Cultural Factors Involved In Translation

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It is not a secret that translation bridges inter-linguistic communication between people. It also plays a significant cultural and linguistic role in transferring messages between languages. According to J. Munday, translating "between two different written languages involves the translator changing an original written text (source text) in the original verbal language, source language, into a written text (target text) in a different verbal language, the target language"(2008:5). Friedrich Schleiermacher defines translating in two ways: "Either the translator leaves the author in peace, as much as possible, and moves the reader toward him. Or he leaves the reader in peace, as much as possible, and moves the author toward him” (qt in Venuti…show more content…
Hence, the translator will try to achieve the same function in the TT even though, it may appear unfaithful to the ST. The idea of a good translation relates to an idea of fluency in the TT or a way to make the target text acceptable. In line with this, Hatim and Mason explain translating as "an act of communication which attempts to relay, across cultural and linguistic boundaries, another act of communication (which may have been intended for different purposes and different readers/hearers)"(2005:1). That so, the translator needs to study all the linguistic and cultural parts involved in translating in order to achieve a new text from the source language, that the TT readers can understand and relate to in their own cultural context. This agrees with the concept of "dynamic" and "equivalent effect” developed by Eugene Nida. Hatim and Munday (2004: 339) illustrate that this phenomenon happens in translation when the TT needs to reproduce the same effect as it can be found in ST's audience. In other words, there is a search of naturalness in the TT, yet without altering the functionality of the ST. Accordingly, Hatim and Munday (2004:253) define that dynamic equivalence focuses on the TT reader or better explain "translating with naturalness and fluency". So, dynamic equivalence is a form of re-writing the ST and to achieve naturalness in translation, linguistic and rhetorical norms…show more content…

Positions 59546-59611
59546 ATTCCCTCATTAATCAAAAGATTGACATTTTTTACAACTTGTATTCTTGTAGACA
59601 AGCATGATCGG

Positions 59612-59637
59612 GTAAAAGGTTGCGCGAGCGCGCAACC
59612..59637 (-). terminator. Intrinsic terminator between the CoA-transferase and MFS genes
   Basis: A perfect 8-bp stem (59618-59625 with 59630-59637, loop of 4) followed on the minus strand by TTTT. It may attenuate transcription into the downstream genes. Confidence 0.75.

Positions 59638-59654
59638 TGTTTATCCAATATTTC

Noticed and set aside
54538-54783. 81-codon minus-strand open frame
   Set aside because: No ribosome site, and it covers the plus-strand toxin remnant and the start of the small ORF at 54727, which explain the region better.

Thus, Nida states "a translation of dynamic equivalence aims at complete naturalness of expression, and tries to relate the receptor to modes of behavior relevant within the context of his own culture" (Venuti 1995:21). The scholar adds "an easy and natural style in translating, despite the extreme difficulty of producing it […] is nevertheless essential to producing in the ultimate receptors a response similar to that of the original receptors" (Nida qt in Venuti 1995:21). In other words, whether there are relevant features of the ST culture that are unknown to the TT readers, these ones are replaced with ones familiar to the TT
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